Democrats seemed to have one goal throughout the Brett Kavanaugh hearings this week: to catch him in a lie. A steady drumbeat of leaked emails purported to show that he was less than honest in the way he framed his views to senators. Kavanaugh told Dianne Feinstein that Roe v. Wade and subsequent abortion-related cases are “important precedent.” The next day, The New York Times published a “secret email” from 2003 in which Kavanaugh questioned whether “all legal scholars refer to Roe as the settled law of the land at the Supreme Court level since [the] Court can always overrule its precedent.”
Patrick Leahy grilled Kavanaugh about emails “stolen” from a server shared by Republicans and Democrats in the early 2000s, which Kavanaugh apparently received but denied any involvement in or knowledge of in the past. And Kamala Harris pressed Kavanaugh on whether he had ever discussed Robert Mueller’s investigation with anyone at the firm founded by Donald Trump’s lawyer.
Their attacks did not seem to stick. On abortion, Kavanaugh said he was merely summarizing other legal scholars’ views. On the leaked emails, he appeared confused. And on Mueller, Kavanaugh said he never gave “any winks, hints, forecasts, previews, nothing about my view as a judge, or how I would rule as a judge” on a potential case about the Russia inquiry.
In the end, none of it may matter. Even before the hearings began, it seemed likely that Republicans had the votes for confirmation, and Senate Majority Leader Mitch McConnell said Friday that he had no doubt “whatsoever” that Kavanaugh would get through. The Senate Judiciary Committee has produced hours and hours of testimony from a judge who will likely serve a lifetime appointment on the Supreme Court, attempting to compel a confession about which precedents he’ll keep or overturn right before he is set free to vote however he chooses on any future case. The whole contentious process demonstrated how partisan the Supreme Court nomination process has become, and how little power Congress—and American citizens—has to influence the judiciary.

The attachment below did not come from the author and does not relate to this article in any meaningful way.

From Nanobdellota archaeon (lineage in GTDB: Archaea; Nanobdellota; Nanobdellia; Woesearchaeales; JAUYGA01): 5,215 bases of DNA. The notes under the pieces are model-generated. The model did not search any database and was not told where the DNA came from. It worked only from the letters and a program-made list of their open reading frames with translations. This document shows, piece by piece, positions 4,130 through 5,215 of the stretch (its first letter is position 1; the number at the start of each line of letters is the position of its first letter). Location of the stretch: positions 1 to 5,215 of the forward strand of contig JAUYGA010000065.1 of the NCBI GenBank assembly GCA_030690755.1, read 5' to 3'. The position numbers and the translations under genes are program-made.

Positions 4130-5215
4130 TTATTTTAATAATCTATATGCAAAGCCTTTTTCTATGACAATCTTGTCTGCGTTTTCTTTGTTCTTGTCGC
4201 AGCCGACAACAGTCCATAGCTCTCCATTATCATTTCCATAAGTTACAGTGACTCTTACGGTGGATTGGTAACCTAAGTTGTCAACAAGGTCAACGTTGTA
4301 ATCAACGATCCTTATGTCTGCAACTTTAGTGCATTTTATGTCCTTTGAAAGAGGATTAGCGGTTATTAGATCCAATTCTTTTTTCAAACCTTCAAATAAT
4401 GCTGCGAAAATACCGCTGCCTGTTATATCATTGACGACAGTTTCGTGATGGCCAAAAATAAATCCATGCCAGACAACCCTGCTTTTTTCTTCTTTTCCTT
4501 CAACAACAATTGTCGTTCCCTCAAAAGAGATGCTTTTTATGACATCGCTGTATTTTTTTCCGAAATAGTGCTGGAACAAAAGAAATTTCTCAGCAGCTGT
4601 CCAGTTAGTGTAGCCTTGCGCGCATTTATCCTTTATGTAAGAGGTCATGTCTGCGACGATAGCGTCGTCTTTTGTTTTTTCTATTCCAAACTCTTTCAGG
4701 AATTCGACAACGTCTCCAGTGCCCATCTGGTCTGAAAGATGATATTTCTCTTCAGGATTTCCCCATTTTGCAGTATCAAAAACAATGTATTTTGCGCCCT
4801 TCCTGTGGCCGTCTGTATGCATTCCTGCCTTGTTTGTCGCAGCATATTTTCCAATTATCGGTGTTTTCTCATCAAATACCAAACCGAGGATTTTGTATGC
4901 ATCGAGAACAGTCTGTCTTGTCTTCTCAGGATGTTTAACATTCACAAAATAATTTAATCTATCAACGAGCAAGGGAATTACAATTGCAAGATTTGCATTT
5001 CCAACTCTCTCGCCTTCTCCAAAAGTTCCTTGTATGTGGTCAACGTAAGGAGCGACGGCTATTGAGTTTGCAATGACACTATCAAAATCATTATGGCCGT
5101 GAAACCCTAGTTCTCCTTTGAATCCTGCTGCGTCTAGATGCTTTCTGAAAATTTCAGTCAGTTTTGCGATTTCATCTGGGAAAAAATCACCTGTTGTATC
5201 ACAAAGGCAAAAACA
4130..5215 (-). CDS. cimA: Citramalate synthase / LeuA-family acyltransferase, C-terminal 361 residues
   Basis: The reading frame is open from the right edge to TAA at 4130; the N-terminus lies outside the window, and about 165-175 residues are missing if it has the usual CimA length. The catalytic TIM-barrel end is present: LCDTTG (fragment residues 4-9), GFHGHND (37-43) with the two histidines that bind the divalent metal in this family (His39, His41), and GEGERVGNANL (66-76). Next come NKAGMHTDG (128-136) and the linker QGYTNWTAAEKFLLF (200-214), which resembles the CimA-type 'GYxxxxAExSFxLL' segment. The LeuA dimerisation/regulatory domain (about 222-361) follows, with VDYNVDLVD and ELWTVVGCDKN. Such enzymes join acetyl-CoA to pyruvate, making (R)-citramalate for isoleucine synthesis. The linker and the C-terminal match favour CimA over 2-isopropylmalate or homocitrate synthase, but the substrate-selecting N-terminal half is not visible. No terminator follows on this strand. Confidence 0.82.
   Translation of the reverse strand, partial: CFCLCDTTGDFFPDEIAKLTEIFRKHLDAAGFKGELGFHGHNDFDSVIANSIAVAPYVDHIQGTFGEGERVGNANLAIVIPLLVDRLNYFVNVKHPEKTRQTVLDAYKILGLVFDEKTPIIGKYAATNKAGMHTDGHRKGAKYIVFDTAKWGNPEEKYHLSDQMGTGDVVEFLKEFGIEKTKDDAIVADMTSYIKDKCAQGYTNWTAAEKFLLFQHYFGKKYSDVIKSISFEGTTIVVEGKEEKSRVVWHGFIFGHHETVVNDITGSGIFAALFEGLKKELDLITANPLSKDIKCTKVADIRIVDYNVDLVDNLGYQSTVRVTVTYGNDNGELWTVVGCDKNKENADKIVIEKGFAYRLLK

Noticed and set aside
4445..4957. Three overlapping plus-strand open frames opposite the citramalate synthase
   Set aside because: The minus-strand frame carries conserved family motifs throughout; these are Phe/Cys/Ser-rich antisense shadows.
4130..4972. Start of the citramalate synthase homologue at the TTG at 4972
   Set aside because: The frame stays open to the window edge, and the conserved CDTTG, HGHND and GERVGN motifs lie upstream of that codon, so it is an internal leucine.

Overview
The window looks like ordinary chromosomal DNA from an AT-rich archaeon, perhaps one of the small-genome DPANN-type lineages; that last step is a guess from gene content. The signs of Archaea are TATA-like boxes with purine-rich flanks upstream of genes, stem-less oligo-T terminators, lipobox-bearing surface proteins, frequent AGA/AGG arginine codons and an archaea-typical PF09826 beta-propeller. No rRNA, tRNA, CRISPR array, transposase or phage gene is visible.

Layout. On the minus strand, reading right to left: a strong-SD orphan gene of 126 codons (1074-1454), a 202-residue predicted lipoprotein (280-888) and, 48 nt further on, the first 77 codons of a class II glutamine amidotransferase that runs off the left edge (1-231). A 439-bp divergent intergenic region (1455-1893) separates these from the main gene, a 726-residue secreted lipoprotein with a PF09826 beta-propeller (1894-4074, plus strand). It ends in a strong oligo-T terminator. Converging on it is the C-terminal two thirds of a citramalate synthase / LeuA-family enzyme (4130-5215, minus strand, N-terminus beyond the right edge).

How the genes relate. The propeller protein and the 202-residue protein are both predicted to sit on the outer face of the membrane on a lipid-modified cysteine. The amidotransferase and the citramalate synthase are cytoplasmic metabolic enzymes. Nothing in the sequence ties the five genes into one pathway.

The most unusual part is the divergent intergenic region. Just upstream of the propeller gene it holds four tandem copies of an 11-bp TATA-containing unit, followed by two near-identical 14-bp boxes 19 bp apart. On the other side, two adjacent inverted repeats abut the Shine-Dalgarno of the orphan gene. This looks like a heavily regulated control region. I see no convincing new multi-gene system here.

Throughout the hearings, senators repeatedly came back to the question of precedents: which decisions were correctly or incorrectly decided, and how Kavanaugh would determine what should be overturned. Among the Democrats on the committee, the focus was on abortion, LGBTQ rights, and race. Feinstein was one of several senators who asked Kavanaugh repeatedly about his views on Roe and the 1992 follow-up case, Planned Parenthood v. Casey. Harris brought up the Supreme Court’s 1889 decision on Chinese exclusion from the United States, asking Kavanaugh whether Congress or the president can ban entry into the country on the basis of race. “That was just in litigation,” Kavanaugh replied, refusing to give an answer “as a matter of independence.” Cory Booker asked Kavanaugh about his opinion on the right to same-sex marriage, established in the 2015 case Obergefell v. Hodges. He refused to share his personal views, answering instead, “The law of the land protects that right, as dictated by the Supreme Court.”